I can imagine several possible responses to an article with a title like this one.
- “Oh great. Another extrovert clueless to the fact that God made people different.”
- “Yes! A word of admonishment to the frozen chosen.”
- “Come on. Just let people worship God undisturbed.”
- “Why do we keep talking about this, anyway?”
It’s that last question I feel aware of most as I write another article on what we do with our bodies in congregational worship. Haven’t we talked about this enough? Aren’t people just going to do what they’ve always done? Isn’t it more important to focus on what’s happening in our hearts than what we do with our bodies?
Good questions. But the Bible doesn’t give us the option of minimizing or ignoring what we do physically when we gather as his people in his presence. It matters.
But why? Whether you lift your hands high on Sunday mornings or keep them below your waistline, God gives us at least three reasons why it’s important to display the worth of Christ with our bodies.
1. It Matters to God
Think about it. God created us as embodied souls, not bodiless spirits (Genesis 2:7). In the new heavens and earth, we won’t lose our arms, legs, feet, hands, and torsos. They will be glorified (Philippians 3:20–21). And until we enjoy that future, Scripture encourages and models a whole-being response to God’s greatness with the bodies we have.
My heart is steadfast, O God! I will sing and make melody with all my being! (Psalm 108:1)
My lips will shout for joy, when I sing praises to you; my soul also, which you have redeemed. (Psalm 71:23)
I appeal to you . . . brothers, by the mercies of God, to present your bodies as a living sacrifice, holy and acceptable to God, which is your spiritual worship. (Romans 12:1)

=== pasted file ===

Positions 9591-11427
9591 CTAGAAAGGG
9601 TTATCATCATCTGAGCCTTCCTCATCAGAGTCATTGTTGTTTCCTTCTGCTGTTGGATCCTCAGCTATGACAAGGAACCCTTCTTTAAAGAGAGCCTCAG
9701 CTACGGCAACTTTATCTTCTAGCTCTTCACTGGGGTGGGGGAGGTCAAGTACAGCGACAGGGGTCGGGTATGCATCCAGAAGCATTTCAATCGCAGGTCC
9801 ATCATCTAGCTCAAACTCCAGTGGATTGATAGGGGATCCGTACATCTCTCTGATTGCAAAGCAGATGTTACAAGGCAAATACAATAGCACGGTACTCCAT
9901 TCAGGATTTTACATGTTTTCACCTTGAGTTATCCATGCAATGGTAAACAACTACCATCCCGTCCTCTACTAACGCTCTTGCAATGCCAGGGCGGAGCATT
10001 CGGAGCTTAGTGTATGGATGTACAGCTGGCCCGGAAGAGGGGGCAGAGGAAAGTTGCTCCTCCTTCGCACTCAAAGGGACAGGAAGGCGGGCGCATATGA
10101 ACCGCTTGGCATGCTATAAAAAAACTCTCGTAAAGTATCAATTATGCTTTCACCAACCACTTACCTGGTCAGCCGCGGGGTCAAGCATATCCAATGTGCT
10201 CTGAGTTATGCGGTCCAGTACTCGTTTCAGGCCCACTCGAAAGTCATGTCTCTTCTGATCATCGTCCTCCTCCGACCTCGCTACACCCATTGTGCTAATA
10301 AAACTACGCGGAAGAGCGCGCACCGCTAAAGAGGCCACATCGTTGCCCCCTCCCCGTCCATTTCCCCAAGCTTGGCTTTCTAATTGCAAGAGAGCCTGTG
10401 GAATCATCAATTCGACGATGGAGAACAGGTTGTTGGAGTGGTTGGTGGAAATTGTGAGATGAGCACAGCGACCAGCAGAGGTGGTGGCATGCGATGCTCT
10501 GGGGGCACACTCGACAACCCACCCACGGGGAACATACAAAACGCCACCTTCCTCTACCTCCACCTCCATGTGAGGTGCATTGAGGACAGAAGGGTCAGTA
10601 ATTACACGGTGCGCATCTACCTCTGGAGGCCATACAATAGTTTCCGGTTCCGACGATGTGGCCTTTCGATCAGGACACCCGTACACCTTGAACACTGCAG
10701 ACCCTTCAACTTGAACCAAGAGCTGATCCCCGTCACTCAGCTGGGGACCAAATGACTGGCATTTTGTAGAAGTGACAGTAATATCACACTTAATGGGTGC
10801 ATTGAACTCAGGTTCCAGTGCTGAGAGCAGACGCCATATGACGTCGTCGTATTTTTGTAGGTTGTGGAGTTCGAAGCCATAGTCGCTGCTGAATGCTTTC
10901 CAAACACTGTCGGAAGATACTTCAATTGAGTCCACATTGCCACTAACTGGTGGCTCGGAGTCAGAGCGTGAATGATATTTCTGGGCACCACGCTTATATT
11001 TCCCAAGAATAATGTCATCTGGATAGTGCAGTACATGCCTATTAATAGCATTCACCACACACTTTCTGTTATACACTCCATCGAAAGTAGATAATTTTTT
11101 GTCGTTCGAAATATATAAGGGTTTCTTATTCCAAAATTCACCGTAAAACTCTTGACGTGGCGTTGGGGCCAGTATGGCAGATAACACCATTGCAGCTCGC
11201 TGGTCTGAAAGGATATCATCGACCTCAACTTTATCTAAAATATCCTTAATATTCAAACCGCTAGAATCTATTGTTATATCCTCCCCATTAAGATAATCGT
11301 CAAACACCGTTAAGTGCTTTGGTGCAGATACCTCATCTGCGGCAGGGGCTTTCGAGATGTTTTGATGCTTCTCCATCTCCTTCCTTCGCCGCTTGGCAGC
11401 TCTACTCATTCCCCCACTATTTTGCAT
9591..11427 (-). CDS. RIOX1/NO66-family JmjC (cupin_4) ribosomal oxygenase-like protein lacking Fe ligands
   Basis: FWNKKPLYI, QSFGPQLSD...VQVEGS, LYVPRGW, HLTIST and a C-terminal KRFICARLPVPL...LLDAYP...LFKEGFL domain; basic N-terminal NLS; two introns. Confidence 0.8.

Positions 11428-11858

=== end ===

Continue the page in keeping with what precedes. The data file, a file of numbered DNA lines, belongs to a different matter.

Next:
God repeatedly connects the thoughts of our hearts with the movement of our bodies. Of course, physical expressions aren’t the whole story. Lifted hands can be a mindless act or a shallow attempt to impress others with our spirituality (Matthew 6:2). We can jump around as a way to feed our emotions and “feel” God’s presence. And Jesus rebuked those who honored him with their lips while their hearts were far from him (Matthew 15:8).
Yes, physical expressiveness can be abused or misleading. But God still intends our bodies to respond to him in worship. From Genesis to Revelation, God’s creatures respond to his worthiness in external ways. They sing. They clap. They shout. They dance. They bow their heads. They kneel. They stand in awe. And yes, at times they even raise their hands. And God receives glory when they do.
Of course, bodily expression isn’t always possible. A woman in our church in the latter stages of ALS recently shared (through her daughter) how she is losing her ability to speak and move. But nothing keeps her from worshiping God with everything she has. She can’t sing, but she worships as others raise their voices. She can’t lift her hands anymore, but she rejoices as others do.